At the first forest sensing stop, we started the farthest away from Earth with satellites. We heard from Gro about the use of remote sensing data to identify trees for harvest. With infrared light, it is possible to document rates and types of photosynthesis, while also identifying different tree species. This is especially useful for locating trees such as sitka spruce, which can overtake other ecosystems. Statsforvaltaren i Vestland uses remote sensing data to identify harvest sites. On a national level, harvest sites are compared to biodiversity hotspot data, and to analyze whether tree replanting has taken place after a harvest. The aim of the county governor's office is to make sure "productive forest is followed by productive forest," and that timber is available for future generations. If replanting does not occur, this will lead to the eventual lack of timber, even though forest owners find replanting to be an additional cost to bear. The most common species planted in this area is Norway spruce, but it is not native in Vestland, where pine and broadleaf forests would most commonly be found. We reviewed a NIBIO map of Svartediket that used remote sensing data to document harvest sites. However, when standing next to documented harvest sites we found that these were full of trees. Here, at our first stop, we already noted a discrepancy between the satellite view and the view from the ground. We also learned that from this satellite view, "volume is value ," and tree density can indicate how commercially viable a site is for harvesting.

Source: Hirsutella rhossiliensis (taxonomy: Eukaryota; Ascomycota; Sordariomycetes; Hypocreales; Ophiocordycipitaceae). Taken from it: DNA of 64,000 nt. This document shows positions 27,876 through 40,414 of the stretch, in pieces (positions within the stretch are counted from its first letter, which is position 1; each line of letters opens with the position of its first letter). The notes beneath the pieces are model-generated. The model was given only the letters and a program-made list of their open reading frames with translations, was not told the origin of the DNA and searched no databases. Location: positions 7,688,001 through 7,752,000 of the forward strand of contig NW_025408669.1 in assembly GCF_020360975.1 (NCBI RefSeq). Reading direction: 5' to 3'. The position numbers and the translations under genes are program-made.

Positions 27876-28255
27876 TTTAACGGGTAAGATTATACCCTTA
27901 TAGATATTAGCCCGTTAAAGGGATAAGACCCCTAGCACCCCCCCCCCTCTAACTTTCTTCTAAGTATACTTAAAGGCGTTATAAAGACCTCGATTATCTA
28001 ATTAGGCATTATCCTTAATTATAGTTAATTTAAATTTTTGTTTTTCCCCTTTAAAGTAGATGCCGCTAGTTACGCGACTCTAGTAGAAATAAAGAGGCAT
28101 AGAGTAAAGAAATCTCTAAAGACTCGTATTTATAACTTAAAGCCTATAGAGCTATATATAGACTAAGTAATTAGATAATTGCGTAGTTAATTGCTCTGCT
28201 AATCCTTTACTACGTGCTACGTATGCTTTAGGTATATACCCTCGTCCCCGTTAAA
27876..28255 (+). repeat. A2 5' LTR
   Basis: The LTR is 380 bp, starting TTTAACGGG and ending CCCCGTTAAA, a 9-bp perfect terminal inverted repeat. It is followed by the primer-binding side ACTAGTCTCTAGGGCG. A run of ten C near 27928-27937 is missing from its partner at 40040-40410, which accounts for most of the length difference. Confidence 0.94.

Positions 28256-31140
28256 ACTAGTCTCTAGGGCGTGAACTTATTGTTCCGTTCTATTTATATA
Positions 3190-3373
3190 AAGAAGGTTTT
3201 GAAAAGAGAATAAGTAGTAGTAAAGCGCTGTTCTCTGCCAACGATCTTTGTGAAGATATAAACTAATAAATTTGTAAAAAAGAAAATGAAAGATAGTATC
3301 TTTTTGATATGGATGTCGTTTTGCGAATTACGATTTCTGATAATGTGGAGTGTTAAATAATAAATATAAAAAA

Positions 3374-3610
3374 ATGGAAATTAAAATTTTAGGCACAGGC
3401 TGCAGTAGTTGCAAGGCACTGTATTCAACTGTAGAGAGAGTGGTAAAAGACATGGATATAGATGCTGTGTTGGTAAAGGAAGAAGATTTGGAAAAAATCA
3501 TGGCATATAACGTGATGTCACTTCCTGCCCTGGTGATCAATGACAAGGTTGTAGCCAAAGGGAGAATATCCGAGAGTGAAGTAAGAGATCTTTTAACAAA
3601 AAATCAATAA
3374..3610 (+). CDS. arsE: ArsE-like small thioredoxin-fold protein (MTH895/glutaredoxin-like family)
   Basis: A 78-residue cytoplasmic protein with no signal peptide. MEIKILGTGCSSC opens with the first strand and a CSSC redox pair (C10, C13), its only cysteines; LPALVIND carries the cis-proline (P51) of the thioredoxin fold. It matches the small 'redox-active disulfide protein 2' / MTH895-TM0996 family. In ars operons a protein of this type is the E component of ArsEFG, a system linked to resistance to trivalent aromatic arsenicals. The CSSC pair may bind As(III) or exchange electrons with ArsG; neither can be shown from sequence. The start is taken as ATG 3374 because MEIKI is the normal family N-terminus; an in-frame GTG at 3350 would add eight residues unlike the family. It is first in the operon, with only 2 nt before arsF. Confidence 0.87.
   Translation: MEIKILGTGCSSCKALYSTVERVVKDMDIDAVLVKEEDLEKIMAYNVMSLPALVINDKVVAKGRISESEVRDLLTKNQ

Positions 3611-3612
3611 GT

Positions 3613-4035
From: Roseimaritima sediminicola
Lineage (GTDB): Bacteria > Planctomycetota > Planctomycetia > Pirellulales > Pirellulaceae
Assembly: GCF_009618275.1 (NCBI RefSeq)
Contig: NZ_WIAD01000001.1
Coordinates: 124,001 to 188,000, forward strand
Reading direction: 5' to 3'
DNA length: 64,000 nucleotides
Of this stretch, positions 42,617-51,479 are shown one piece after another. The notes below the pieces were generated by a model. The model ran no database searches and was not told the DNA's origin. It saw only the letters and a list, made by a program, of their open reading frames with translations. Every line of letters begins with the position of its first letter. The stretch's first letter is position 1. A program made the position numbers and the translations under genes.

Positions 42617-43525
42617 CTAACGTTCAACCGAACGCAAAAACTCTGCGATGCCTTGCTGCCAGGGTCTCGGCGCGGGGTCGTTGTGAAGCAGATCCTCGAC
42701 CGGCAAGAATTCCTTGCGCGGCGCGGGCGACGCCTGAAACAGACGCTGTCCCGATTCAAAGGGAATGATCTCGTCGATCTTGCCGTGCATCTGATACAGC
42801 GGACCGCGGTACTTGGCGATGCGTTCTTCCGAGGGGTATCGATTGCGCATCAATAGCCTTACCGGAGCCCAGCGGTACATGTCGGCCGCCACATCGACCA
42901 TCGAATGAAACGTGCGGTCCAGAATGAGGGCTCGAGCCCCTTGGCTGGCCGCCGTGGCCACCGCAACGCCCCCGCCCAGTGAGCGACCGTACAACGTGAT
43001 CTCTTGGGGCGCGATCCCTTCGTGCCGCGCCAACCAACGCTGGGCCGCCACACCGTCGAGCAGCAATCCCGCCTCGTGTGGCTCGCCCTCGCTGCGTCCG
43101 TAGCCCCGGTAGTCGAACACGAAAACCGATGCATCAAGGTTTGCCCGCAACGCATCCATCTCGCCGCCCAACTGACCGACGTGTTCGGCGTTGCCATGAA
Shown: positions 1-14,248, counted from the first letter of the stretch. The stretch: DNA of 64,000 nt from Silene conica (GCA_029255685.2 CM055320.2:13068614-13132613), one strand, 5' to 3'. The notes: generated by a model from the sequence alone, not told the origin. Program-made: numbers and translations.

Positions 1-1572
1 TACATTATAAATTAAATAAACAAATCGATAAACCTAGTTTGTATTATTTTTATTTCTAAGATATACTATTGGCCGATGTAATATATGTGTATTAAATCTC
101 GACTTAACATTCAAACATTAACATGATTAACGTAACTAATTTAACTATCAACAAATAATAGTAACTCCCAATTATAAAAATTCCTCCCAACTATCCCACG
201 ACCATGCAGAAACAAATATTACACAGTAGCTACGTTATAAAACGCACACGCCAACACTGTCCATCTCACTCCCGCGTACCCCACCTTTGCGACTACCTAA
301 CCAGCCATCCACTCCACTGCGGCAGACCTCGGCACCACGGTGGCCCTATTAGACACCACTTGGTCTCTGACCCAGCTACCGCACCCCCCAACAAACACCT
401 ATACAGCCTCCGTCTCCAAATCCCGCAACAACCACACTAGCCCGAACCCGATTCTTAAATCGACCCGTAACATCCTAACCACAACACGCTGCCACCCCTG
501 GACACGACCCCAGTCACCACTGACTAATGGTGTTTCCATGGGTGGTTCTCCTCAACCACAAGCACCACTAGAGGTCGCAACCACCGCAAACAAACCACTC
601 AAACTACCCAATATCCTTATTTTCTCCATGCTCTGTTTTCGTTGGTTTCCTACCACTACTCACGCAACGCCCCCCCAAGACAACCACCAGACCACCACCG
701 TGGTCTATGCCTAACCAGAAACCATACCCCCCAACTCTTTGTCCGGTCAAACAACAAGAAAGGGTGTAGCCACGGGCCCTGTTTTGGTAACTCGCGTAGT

View of NIBIO harvest sites map at Svartediket, Bergen. Produced by Gro Kampp Hansen, 2023.

View of NIBIO harvest sites map at Svartediket, Bergen. Provided by Gro Kampp Hansen, 2023.

Stop 2: Orthophoto forests